For any professional, completing a task on their own can feel infinitely faster than directing someone else how to get it done. No-code and low-code IoT platforms put the ability to build applications into the hands of the users who know what they need but don't have the coding background to make an entire application.
Organizations use no-code and low-code application builders because developers and users can reach their business needs without programming skills.
If a user employs a no-code application builder, the builder constructs the underlying technical IT infrastructure that the application must interface with. The platform user must write the business logic, such as "how many returns did the company get in July?"
With a low-code application builder, users can write the basic business logic. However, they still must work with IT to integrate the application with the existing IT hardware and software infrastructure.
The demand for more simplified development capabilities has grown, at least in part because of the COVID-19 pandemic. According to a Gartner forecast, researchers predicted the low-code development market will total $13.8 billion in 2021, an increase of 22.6% from 2020.
Advantages and disadvantages of using no-code or low-code platforms
Whether a company uses no-code or low-code application generators, the purpose of automating code during application development is to reduce the time it takes to develop and put applications into production. The hope is that IoT users do not have to depend on IT to make their application and wait in the IT backlog.
Automatic code generators create their code in a highly generic manner. In other words, auto-generated code will work with the general hardware and software environment defined for it. Still, it won't be a custom fit to an enterprise's configured hardware and software environment. Automated code generators are apt to generate more code than is needed. The excess code and instructions consume more storage and processing, and this lack of efficiency can cause longer application runtimes.
IoT creates challenges for development platforms
Organizations use no-code and low-code IoT platforms to solve the business problem of getting applications into production faster. The bottleneck is IT with its project backlog. Users can deploy IoT applications on their own by using no-code or even low-code generators, but there are several challenges:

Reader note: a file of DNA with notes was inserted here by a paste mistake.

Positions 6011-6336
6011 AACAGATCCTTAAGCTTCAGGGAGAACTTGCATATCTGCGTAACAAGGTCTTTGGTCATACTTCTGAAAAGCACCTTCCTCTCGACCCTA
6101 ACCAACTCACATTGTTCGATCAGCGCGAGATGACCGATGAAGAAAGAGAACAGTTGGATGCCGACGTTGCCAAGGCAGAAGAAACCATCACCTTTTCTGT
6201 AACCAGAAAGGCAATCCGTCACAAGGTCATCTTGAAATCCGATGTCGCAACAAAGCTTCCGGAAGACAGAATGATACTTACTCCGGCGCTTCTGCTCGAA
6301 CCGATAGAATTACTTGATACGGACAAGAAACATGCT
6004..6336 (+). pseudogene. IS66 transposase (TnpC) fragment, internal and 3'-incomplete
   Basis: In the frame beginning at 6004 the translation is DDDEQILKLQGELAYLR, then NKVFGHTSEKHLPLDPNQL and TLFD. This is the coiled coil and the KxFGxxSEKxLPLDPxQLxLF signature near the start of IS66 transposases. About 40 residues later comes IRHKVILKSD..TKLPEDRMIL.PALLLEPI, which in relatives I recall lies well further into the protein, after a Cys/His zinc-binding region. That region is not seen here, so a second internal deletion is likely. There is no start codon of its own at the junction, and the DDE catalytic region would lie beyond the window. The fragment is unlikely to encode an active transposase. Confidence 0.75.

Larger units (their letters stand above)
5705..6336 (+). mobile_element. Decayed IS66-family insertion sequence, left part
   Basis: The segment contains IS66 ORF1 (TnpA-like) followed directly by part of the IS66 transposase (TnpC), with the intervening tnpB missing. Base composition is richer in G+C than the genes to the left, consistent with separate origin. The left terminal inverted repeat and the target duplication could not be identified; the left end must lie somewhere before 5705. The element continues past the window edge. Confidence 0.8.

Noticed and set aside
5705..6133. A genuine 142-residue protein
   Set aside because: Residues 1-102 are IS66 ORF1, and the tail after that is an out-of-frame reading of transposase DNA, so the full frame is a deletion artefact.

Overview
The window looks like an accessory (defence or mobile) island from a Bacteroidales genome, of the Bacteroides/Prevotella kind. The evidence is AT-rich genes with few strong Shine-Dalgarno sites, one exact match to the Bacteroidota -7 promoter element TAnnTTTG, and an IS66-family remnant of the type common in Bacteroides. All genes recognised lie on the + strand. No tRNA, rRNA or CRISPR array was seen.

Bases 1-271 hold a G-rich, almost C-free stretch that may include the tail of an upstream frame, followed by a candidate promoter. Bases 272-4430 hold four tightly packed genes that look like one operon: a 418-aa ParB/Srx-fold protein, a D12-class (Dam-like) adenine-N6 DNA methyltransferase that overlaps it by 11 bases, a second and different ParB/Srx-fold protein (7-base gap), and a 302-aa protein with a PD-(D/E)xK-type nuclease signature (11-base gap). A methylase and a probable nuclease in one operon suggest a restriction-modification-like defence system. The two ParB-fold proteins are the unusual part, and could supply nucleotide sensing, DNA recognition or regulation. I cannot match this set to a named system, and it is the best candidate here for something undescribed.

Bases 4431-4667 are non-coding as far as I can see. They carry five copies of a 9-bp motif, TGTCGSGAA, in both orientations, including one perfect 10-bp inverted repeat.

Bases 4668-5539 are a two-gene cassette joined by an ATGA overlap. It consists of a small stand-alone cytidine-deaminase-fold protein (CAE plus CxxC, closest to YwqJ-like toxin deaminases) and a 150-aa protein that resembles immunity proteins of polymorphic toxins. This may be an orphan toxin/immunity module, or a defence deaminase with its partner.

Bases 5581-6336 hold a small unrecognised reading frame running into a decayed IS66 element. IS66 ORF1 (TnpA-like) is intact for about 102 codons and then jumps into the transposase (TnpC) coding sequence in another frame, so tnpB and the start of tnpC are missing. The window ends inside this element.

- IoT needs rapid runtimes. No-code and low-code tools tend to generate excess code overhead, which can bog down IoT performance. Typically, IoT requires fast application throughput, so no-code or low-code applications for IoT could be too slow.
- IoT is diverse. No-code or low-code platforms may create programming that is too generic to address the plurality and unpredictability of IoT devices. In such a dynamic environment, application developers will likely need IT admins' integration help.
- Out-of-the-box IoT security is inherently weak. Many IoT devices come into an enterprise with weak default security settings that don't meet the minimum security standards. Consequently, IT must assign these devices to the required security settings. Since every IoT device is unique, establishing strong security at the IoT device level is still a largely manual task.
- IoT is infrastructure. No-code and low-code generators abstract program writing away from the details of IT infrastructure so that programmers only need to write the business rules that they want their applications to execute. However, IoT by its very nature is
Organizations can deploy IoT centrally but often deploy at enterprise edges, such as remote plants, field offices, distant utility towers, highways, trucks and cars, or handheld devices in warehouses. Extensive knowledge of IT networks, systems, software, hardware and security are needed to connect all these devices to each other and to the applications and systems that run them. A highly generic solution, such as low-code or no-code, can't address these intricacies of IT infrastructure easily. Instead, it takes IT expertise to integrate IoT devices, systems and databases, enabling all assets to coexist in an end-to-end secure environment.
When does using no-code and low-code generators make sense?
At its topmost level, IoT uses dashboards and straightforward reporting. No-code and low-code tools are ideal for rapidly developing dashboards and summary reports with drill-down capability. These are the reports that users will want for monitoring IoT performance. IoT users can create these top-level reports and dashboards themselves with no-code or low-code platforms and then incorporate them into IoT workflows with a bit of help from IT.
IoT infrastructure platforms can more easily facilitate no-code and low-code applications. Many low-code software providers offer easy integration with major IoT platforms, including IBM Watson, Microsoft Azure and AWS. Providers also often have low-code offerings expressly designed to integrate effectively with their IoT platforms. If users stay within the bounds of specific platforms and tools, they have a better chance of developing successful low-code IoT applications.
No-code and low-code application generators can be made safe from failure. In cases where users are employing no-code and low-code generators for IoT, IT or even the code generator vendor itself can assist in bulletproofing users from inadvertently creating IoT errors or vulnerabilities. For example, IT can disable certain features in low- and no-code generators that enable users to set their own security. By disabling features in low-code and no-code that could violate corporate governance standards or create other types of errors, organizations can preclude many of the problems that users without IT experience can inadvertently create.